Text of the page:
Sci-Fi, Fantasy & Horror Reviews
Book Review: The Dervish House
By Sandy Amazeen Sep 25, 2010, 19:31 GMT
It begins with an explosion. Another day, another bus bomb. Everyone it seems is after a piece of Turkey. But the shockwaves from this random act of 21st century pandemic terrorism will ripple further and resonate louder than just Enginsoy Square.Welcome to the world of The Dervish House; the great, ancient, paradoxical city of Istanbul, divided like a human brain, in the great, ancient, equally paradoxical nation of Turkey. The ...more
This dark, sometimes haltingly paced tale set in 2027 Istanbul will remind readers why they fell in love with science fiction in the first place. While riding the packed tram to work one day, Necdet couldn’t help but notice the striking young woman with red highlighted hair who touched the stone at her throat and exploded in front of him. Instead of being just another random act of violence, with the fifth anniversary of Turkey’s accession to the European Union drawing near, this act could mean so much more.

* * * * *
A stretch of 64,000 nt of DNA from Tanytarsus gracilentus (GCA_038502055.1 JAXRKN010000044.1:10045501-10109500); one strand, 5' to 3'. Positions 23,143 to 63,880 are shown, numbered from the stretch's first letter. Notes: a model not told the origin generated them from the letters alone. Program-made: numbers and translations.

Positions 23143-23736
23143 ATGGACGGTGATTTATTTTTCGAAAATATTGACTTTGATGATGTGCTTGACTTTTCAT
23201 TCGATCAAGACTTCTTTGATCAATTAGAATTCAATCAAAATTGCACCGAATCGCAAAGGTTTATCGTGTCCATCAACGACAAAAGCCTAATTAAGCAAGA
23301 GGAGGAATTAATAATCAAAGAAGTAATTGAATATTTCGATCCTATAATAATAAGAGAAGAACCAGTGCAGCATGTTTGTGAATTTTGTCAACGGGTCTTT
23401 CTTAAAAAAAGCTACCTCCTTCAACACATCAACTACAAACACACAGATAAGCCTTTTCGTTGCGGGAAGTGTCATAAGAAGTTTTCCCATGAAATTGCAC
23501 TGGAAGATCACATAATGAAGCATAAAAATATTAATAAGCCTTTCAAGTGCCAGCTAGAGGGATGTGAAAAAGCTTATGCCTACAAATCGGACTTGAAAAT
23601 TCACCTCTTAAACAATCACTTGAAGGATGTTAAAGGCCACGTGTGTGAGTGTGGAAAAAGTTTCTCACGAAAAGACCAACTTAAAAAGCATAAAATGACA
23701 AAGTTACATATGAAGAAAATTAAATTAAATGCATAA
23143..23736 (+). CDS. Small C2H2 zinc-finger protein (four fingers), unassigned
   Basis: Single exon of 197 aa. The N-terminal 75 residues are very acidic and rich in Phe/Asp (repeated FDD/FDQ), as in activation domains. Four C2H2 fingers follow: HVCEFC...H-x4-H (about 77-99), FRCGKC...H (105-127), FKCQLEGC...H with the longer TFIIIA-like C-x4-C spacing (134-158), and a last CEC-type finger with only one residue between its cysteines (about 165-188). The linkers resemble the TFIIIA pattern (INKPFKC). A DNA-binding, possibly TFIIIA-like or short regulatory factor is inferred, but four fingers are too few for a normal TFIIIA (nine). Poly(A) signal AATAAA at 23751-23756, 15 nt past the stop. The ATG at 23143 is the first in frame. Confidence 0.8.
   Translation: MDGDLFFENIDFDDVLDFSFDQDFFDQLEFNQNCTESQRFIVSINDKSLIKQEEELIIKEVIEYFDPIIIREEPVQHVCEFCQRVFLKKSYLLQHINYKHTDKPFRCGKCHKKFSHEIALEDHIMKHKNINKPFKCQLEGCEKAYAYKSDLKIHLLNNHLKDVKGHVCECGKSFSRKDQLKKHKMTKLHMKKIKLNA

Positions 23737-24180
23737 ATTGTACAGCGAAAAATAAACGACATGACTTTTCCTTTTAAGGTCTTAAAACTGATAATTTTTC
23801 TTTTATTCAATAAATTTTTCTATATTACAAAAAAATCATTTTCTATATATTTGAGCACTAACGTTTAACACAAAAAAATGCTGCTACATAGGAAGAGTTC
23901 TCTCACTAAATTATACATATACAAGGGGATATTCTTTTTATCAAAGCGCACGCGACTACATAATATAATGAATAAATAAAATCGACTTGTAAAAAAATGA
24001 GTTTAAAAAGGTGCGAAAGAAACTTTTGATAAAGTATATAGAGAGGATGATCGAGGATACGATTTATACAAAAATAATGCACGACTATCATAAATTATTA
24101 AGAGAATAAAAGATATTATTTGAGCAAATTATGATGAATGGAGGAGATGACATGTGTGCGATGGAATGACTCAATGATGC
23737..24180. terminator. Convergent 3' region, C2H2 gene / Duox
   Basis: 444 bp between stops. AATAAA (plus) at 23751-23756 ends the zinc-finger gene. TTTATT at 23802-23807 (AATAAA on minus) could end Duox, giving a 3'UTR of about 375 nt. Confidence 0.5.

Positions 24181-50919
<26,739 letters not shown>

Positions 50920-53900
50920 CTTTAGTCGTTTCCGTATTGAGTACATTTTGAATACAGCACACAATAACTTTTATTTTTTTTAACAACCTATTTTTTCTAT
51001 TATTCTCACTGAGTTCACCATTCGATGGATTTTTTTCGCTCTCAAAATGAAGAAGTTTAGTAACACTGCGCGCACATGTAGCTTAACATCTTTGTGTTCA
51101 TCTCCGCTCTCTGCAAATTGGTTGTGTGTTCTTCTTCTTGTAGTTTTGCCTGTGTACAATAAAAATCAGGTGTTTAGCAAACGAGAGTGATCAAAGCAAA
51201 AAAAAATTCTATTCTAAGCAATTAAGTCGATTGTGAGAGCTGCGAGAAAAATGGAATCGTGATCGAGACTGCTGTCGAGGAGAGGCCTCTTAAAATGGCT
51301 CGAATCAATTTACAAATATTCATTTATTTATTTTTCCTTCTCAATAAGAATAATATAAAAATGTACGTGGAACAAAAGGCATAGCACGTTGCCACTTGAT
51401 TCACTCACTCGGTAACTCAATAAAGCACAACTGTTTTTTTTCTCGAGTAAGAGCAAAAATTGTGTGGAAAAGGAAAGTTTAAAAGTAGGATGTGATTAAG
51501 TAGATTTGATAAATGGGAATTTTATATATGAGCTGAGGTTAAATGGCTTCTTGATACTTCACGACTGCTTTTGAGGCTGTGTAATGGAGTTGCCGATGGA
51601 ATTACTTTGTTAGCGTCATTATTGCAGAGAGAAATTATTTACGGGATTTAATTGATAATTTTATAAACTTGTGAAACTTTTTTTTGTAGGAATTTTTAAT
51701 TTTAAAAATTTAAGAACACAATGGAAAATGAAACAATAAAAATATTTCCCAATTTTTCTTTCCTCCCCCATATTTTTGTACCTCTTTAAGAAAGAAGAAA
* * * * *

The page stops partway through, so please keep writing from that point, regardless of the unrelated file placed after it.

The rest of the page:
Over the course of a week, the six main characters including an extremely ill child, a smuggler and an opportunistic art dealer weave throughout interconnected subplots all connected by the dervish house in this absorbing tale that doesn’t disappoint.
McDonald flawlessly weaves the different characters and plotlines together with a masterful touch as he draws upon current events to chart the probable future of Turkey. The protagonists are fully developed against the backdrop of the vividly imagined city of Istanbul while emerging technology holds the potential to change everything. Sci-fi just doesn’t get much better then this.